Same house but you buy it cash. No interest paid to the bank, no rent...... BUT, you lose the interest that the £200K would be earning if it were still in the bank, if that's 5% then you're no better or worse off than in example 1, except that you have your money tied up in a house.

There's no free ticket, everyone pays to put a roof over their head.

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am amazed anyone could borrow that amount with such small deposit... what salary multiple was it?

I think s/he was talking about commercial property.

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Absolutely - and if I had owned mine outright I'd have kept it.

As winkie says, what you don't owe can't worry you. All I can lose by selling my house is 100% of my money. With a mortgage, I could have gone into negative equity and actually lost MORE than 100% of my money.

I did own it outright and I didn't keep it.

.

Edited by Bruce Banner

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well, yes and no, you decide.....

Example 1:

For simplicity, let's say you buy a house for £200,000 on a 100% interest only mortgage, there is no inflation, no HPI, and interest rates are fixed at 5%, you will pay £10,000 per year to the bank.

Example 2:

You rent the same house as in example I. If rent less than £10K pa, it's cheaper to rent.

Example 3:

Same house but you buy it cash. No interest paid to the bank, no rent...... BUT, you lose the interest that the £200K would be earning if it were still in the bank, if that's 5% then you're no better or worse off than in example 1, except that you have your money tied up in a house.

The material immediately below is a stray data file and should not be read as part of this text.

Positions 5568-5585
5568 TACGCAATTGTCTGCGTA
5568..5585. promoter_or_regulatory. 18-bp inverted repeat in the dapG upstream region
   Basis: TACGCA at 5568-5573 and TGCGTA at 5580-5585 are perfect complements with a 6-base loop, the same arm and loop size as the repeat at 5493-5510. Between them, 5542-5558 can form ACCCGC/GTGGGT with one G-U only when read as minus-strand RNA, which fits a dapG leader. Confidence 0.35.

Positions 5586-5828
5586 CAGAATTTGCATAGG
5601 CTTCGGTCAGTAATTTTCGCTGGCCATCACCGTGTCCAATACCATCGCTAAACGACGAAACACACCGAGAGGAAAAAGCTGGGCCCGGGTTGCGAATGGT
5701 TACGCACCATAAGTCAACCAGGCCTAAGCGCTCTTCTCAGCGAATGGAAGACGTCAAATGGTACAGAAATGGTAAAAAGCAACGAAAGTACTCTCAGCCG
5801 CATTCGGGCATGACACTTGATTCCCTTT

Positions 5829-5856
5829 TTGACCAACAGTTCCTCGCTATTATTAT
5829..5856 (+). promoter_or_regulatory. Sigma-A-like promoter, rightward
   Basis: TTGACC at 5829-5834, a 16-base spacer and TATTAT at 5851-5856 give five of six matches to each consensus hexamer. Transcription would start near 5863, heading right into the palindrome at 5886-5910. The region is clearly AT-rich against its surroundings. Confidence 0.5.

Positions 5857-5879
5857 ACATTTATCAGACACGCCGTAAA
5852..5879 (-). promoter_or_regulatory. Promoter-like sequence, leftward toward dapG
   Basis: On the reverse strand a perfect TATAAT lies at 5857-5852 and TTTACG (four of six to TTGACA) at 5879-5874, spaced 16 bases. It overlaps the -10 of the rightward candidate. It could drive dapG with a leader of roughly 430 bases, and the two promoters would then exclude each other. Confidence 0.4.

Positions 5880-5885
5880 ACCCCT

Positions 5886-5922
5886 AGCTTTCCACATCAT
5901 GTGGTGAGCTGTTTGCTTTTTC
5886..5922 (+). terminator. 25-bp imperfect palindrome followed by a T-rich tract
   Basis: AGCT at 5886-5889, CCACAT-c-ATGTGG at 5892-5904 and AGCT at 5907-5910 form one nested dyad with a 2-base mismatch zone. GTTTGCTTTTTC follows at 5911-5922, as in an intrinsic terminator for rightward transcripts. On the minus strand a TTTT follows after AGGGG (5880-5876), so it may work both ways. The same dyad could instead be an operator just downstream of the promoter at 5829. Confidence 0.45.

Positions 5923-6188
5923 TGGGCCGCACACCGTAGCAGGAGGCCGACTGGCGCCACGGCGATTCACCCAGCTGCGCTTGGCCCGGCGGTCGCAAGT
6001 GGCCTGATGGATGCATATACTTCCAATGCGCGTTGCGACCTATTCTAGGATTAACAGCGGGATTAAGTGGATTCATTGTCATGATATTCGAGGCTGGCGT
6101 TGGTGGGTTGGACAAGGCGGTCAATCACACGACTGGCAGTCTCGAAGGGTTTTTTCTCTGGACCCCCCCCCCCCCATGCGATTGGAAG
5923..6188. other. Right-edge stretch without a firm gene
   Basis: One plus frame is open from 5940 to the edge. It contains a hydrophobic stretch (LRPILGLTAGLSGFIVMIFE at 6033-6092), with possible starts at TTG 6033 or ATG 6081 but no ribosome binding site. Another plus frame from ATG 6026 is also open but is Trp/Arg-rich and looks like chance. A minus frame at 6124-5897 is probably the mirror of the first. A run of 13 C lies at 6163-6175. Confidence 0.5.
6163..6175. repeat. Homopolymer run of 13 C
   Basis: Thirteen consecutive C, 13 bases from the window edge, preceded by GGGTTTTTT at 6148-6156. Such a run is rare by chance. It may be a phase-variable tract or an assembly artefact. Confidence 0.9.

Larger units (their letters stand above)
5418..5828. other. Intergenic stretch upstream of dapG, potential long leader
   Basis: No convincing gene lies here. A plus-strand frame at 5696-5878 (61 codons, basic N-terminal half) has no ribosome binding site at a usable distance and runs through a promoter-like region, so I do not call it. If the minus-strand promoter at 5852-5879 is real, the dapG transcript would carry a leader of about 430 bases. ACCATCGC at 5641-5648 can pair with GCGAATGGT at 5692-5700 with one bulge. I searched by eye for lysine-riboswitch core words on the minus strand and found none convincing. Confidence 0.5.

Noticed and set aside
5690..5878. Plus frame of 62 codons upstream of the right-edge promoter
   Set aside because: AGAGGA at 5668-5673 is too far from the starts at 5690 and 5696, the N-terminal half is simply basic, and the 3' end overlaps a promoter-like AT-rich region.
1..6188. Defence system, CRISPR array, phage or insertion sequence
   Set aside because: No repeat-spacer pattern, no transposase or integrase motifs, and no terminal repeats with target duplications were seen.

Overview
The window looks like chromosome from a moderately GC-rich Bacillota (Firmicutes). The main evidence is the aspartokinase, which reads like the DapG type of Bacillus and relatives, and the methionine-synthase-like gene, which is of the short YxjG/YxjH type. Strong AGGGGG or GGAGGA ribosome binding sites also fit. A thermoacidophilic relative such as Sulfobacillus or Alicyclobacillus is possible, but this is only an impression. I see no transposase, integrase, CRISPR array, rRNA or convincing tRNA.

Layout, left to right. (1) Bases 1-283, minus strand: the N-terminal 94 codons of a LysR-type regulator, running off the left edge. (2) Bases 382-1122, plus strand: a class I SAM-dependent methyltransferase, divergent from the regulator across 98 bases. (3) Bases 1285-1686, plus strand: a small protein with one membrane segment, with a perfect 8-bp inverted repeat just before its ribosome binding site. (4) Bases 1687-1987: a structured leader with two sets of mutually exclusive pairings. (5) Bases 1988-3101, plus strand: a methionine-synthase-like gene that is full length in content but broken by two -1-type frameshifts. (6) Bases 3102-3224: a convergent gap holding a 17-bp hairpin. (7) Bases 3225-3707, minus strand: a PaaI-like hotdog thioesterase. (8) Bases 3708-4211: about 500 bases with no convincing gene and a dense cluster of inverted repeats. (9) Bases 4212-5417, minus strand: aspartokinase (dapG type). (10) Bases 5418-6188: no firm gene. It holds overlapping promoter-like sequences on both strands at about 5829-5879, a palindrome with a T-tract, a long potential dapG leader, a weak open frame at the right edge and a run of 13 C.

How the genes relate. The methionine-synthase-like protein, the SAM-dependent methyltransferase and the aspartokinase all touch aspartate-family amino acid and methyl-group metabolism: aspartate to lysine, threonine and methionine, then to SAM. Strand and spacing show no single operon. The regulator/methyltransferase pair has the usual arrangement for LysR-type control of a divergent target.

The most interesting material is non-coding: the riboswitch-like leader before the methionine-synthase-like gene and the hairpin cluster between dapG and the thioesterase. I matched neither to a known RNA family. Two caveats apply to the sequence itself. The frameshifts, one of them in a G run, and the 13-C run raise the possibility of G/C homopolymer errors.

There's no free ticket, everyone pays to put a roof over their head.

yes I agree but i have 40% tax leakage on STR fund AND would expect HPI at rate of inflation...

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yes I agree but i have 40% tax leakage on STR fund AND would expect HPI at rate of inflation...

Wouldn't you pay a mortgage, or indeed rent, out of taxed money?

I expect house prices to drop 30 to 40% over the next few years.....

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  • 150 Brexit, House prices and Summer 2020

    1. 1. Including the effects Brexit, where do you think average UK house prices will be relative to now in June 2020?


      • down 5% +
      • down 2.5%
      • Even
      • up 2.5%
      • up 5%